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Yellowstone's Destabilized EcosystemElk Effects, Science, and Policy Conflict$
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Print publication date: 2006

Print ISBN-13: 9780195148213

Published to Oxford Scholarship Online: September 2007

DOI: 10.1093/acprof:oso/9780195148213.001.0001

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Influences on Ecosystem Function III: Bioenergetics

Influences on Ecosystem Function III: Bioenergetics

Chapter:
(p.259) 13 Influences on Ecosystem Function III: Bioenergetics
Source:
Yellowstone's Destabilized Ecosystem
Author(s):

Frederic H. Wagner

Publisher:
Oxford University Press
DOI:10.1093/acprof:oso/9780195148213.003.0013

Five of six studies of annual, net above-ground production (ANPP) in ungrazed herbaceous vegetation in or near the northern range have produced values from 52.8-110.6 g/m2. One extensive study of unbrowsed sagebrush production on the northern range placed ANPP at 101.4 g/m2. Estimates of the proportion of herbaceous ANPP removed by the northern herd — largely taken in winter when the vegetation is dormant — have ranged between 5% in earlier studies to 42% more recently. But subjective appraisals and obvious nutritional shortage in elk and bison suggest nearly complete utilization. Although inferred from some studies, the available evidence does not point to overcompensation in the native northern-range grasses. The large numbers and variety of ungulates in the 20th century migrating between seasonal ranges have prompted some authors to call Yellowstone the North American Serengeti. But the short, high-latitude and high-elevation growing season, and prevalence of C3 rather than C4 grasses are differences that distinguish the contemporary northern range. The low densities of ungulates in prehistory also made Yellowstone quite different from the Serengeti before park establishment.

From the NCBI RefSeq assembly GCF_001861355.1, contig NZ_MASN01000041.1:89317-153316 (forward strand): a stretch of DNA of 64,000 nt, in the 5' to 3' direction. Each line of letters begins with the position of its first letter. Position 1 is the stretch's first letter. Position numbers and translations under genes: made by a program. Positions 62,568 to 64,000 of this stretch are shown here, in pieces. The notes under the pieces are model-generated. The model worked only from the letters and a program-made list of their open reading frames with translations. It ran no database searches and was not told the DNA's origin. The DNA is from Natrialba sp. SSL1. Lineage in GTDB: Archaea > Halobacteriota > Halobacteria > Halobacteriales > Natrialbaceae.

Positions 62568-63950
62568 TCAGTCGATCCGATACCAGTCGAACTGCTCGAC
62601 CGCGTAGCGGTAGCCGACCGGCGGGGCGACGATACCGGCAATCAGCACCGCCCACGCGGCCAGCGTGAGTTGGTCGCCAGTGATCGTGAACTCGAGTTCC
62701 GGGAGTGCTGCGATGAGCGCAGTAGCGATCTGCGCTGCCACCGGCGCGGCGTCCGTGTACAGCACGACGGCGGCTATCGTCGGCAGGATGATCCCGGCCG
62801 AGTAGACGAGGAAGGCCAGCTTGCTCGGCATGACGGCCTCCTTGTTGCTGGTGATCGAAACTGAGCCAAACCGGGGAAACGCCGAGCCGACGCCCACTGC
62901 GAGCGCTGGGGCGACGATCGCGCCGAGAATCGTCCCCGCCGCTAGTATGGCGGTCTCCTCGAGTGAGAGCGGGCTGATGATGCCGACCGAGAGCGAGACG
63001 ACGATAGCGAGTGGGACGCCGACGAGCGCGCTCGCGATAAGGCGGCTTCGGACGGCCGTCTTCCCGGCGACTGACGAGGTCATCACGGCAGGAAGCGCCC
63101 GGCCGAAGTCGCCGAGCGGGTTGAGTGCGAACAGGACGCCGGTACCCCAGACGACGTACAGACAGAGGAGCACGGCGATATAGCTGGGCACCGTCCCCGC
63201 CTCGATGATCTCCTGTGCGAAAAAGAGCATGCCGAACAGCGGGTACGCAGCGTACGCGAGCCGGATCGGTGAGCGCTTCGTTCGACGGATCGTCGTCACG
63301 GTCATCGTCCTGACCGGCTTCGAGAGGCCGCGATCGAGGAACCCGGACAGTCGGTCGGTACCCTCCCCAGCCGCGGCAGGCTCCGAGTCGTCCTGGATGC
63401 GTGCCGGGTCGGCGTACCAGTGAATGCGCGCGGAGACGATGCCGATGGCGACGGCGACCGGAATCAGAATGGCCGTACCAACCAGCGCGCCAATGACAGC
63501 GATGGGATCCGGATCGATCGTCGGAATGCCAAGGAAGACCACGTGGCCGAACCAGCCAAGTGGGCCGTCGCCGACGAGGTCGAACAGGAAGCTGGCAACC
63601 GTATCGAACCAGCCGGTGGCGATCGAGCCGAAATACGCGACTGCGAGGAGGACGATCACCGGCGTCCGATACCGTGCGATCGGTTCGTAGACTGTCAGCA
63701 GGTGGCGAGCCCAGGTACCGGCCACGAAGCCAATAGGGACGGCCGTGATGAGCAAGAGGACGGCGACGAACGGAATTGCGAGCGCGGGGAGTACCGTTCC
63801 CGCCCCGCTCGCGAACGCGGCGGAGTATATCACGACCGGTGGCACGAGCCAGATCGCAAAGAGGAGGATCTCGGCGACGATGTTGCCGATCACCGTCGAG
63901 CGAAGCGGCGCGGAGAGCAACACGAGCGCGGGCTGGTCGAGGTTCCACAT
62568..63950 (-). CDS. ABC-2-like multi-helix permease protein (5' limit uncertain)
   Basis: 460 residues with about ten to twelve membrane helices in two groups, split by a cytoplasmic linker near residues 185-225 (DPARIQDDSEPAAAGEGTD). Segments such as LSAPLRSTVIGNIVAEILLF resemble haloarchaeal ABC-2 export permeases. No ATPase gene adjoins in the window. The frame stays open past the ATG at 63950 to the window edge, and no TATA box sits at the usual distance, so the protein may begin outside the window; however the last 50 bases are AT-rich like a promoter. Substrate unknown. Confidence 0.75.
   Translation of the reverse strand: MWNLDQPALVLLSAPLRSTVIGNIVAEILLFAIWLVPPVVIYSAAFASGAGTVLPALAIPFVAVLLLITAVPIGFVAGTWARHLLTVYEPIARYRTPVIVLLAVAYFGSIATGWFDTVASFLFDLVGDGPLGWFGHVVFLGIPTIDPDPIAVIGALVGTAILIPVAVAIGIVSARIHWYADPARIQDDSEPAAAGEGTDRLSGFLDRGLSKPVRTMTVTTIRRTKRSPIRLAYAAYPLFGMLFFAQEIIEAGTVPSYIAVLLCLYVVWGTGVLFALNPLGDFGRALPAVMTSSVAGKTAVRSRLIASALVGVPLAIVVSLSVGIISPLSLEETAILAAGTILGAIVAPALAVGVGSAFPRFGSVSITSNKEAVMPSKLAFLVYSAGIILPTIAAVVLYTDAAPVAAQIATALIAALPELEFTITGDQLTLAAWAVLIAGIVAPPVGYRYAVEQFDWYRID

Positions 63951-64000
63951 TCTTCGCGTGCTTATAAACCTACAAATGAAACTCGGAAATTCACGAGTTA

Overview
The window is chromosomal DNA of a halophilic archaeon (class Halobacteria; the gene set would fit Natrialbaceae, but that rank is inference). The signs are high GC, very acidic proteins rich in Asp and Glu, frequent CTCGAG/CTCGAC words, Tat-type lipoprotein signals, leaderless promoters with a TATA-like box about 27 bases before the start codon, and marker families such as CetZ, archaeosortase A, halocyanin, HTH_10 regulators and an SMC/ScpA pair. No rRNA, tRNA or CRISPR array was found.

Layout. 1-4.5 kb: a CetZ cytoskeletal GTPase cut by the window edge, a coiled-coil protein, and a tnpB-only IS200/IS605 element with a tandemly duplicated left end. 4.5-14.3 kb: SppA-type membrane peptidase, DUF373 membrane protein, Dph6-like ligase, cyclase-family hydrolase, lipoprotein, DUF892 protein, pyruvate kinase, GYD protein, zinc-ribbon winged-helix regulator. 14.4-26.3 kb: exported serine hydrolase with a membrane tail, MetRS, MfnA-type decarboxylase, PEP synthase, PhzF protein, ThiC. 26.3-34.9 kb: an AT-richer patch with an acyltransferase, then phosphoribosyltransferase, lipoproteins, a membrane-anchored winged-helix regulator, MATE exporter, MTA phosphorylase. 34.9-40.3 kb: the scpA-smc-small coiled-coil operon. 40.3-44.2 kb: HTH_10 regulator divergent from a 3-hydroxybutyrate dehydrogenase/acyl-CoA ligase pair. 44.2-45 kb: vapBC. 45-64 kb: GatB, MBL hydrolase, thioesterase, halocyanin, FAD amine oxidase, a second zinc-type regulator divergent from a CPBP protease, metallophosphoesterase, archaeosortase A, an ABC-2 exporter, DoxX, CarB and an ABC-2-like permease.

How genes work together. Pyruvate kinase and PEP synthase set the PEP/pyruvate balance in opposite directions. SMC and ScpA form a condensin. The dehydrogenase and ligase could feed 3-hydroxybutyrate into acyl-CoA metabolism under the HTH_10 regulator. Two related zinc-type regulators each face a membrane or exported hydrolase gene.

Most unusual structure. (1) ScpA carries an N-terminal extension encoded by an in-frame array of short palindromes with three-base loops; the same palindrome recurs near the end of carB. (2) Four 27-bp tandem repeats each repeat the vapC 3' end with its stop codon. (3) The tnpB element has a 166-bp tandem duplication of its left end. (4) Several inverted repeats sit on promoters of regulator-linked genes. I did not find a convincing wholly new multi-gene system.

Keywords:   above-ground, net primary production, consumption, overcompensation, C3 grasses, C4 grasses, Serengeti

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